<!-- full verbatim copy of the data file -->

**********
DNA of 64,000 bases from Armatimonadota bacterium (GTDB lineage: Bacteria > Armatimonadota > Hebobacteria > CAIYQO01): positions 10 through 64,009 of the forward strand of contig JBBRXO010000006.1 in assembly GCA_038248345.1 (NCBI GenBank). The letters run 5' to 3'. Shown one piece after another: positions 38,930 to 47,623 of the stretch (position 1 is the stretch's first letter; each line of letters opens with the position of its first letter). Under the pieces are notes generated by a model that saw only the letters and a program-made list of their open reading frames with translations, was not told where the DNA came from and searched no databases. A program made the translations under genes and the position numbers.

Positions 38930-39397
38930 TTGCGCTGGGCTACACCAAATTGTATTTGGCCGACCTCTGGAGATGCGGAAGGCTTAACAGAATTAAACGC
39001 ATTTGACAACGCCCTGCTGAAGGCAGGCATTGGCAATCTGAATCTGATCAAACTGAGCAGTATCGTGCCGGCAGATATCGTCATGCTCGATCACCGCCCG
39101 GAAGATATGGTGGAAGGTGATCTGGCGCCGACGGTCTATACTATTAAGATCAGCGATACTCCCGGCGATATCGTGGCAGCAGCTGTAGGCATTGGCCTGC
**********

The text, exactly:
DNA of 64,000 bases from Armatimonadota bacterium (GTDB lineage: Bacteria > Armatimonadota > Hebobacteria > CAIYQO01): positions 10 through 64,009 of the forward strand of contig JBBRXO010000006.1 in assembly GCA_038248345.1 (NCBI GenBank). The letters run 5' to 3'. Shown one piece after another: positions 38,930 to 47,623 of the stretch (position 1 is the stretch's first letter; each line of letters opens with the position of its first letter). Under the pieces are notes generated by a model that saw only the letters and a program-made list of their open reading frames with translations, was not told where the DNA came from and searched no databases. A program made the translations under genes and the position numbers.

Positions 38930-39397
38930 TTGCGCTGGGCTACACCAAATTGTATTTGGCCGACCTCTGGAGATGCGGAAGGCTTAACAGAATTAAACGC
39001 ATTTGACAACGCCCTGCTGAAGGCAGGCATTGGCAATCTGAATCTGATCAAACTGAGCAGTATCGTGCCGGCAGATATCGTCATGCTCGATCACCGCCCG
39101 GAAGATATGGTGGAAGGTGATCTGGCGCCGACGGTCTATACTATTAAGATCAGCGATACTCCCGGCGATATCGTGGCAGCAGCTGTAGGCATTGGCCTGC